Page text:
Jake Atlas is opening up about a COVID Diagnosis that took a toll on his mental health and says WWE was very good to him throughout this process.
Jake Atlas is one of the many WWE NXT and 205 Live Superstars that were released by the company on Friday, August 6. Though he had been featured on some episodes of NXT truly gotten the Run that would catapult him into mainstream superstardom.
Recently, following the tragic passing of Daffney Unger, Jake Atlas revealed that WWE offered him counseling for mental health issues. Now, in a new interview with Denise Salcedo, Jake is expanding on what led to needing that counseling including a COVID diagnosis from this past June.
"I personally don’t think that I was ready for such a big shift in my career, I didn’t know how to handle pressure well, I still don’t think I know how to handle pressure well but that’s something I have to cope with. The first year was magnificent but it was also a very weird year because a pandemic happened. I got COVID around June. That was something I stayed silent on and no one really knew until now. That really affected me, I got really really sick, it affected my lungs, I still feel like it’s affecting me, not like other people who have had complications, but you can definitely feel different, atleast I do after getting it. So I started to put pressure on my own performances, and kinda just started seeing myself kinda flee away from the wrestler that I was. I feel like in 2019 I was on such a high… It was just an immense amount of pressure, constantly being reminded by the fans that I shouldn’t have gone to WWE, always being told something about what I should have done. It really got to me mentally, then I didn’t feel satisfied with what I did, and I also didn't feel like I was myself."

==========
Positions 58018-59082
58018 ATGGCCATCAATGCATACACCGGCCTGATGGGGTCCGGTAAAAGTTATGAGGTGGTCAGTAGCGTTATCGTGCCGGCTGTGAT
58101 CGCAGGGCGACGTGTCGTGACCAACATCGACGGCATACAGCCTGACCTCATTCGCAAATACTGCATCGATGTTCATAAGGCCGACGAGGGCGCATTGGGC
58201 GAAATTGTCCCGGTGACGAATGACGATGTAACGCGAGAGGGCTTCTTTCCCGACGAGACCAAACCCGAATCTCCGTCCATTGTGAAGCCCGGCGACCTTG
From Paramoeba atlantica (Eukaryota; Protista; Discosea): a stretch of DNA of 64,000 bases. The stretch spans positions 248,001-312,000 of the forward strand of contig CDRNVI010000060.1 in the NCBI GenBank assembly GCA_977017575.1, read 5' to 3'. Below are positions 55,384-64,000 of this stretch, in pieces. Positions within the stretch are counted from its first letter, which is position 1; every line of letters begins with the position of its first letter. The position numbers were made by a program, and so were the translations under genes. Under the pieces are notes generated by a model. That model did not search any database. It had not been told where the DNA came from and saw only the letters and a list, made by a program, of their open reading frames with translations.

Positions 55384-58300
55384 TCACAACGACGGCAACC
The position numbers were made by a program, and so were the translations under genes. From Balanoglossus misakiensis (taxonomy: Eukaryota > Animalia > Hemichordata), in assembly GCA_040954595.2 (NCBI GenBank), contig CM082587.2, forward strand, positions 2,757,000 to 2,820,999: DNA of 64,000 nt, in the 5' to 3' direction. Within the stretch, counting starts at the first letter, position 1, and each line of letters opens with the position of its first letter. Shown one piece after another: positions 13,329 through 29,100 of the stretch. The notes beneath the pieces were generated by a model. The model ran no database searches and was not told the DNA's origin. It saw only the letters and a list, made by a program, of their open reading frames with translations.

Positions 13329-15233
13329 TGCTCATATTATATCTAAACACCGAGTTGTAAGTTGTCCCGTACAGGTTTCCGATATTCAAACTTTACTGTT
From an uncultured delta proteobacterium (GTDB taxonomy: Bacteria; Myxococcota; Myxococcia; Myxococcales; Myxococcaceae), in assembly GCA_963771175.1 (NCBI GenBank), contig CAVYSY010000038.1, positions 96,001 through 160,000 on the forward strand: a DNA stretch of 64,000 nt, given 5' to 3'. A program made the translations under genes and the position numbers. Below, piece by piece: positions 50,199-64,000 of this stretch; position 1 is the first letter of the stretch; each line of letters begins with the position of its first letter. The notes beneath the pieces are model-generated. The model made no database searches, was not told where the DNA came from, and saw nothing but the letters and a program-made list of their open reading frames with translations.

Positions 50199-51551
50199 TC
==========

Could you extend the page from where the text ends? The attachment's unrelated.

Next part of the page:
Continuing on, Atlas would say that training with Roderick Strong for six months was a very positive influence on his career and Roderick offered further help and suggestions to Atlas in regards to his mental health.
"I started training with Roderick Strong weekly, and I trained with him for about 6 months, one of the most positive influences in my career so far. Roderick Strong told me about different avenues that I could take to kinda better my mental health. WWE does provide many things, they provide therapy and counseling and they cover it and they encourage you to take it. I remember saying ‘I need to do this or it’s gonna get ugly.’ Up until March of this year, from March of 2020, which was only 3 months into starting there to March 2021 is when I just had a mental breakdown almost every day. There are days when I would just cry, it was just an immense amount of pressure again that I would put on myself. I just didn’t feel like I was breaking out or being myself or getting people to get behind me. I didn’t feel like I was offering anything authentic. I remember watching my matches back, and I would see this Jake Atlas on the screen and I remember just being so disconnected from what I was watching on TV. It was really rough and tough but I am glad I got the help that I got."
He continued, "They actually take very good care of you, if you get COVID pretty bad because everyone gets it differently. I know for me it got pretty bad, I was out for about a month, maybe 6 weeks...WWE was always great at taking care of us during the pandemic even to this day to my knowledge."
Now, Jake Atlas is back on the independent circuit and has already competed in the main event of Effy’s Big Gay Brunch and is looking forward to competing at Ring of Honor Death Before Dishonor on Saturday, September 12. Learn more here.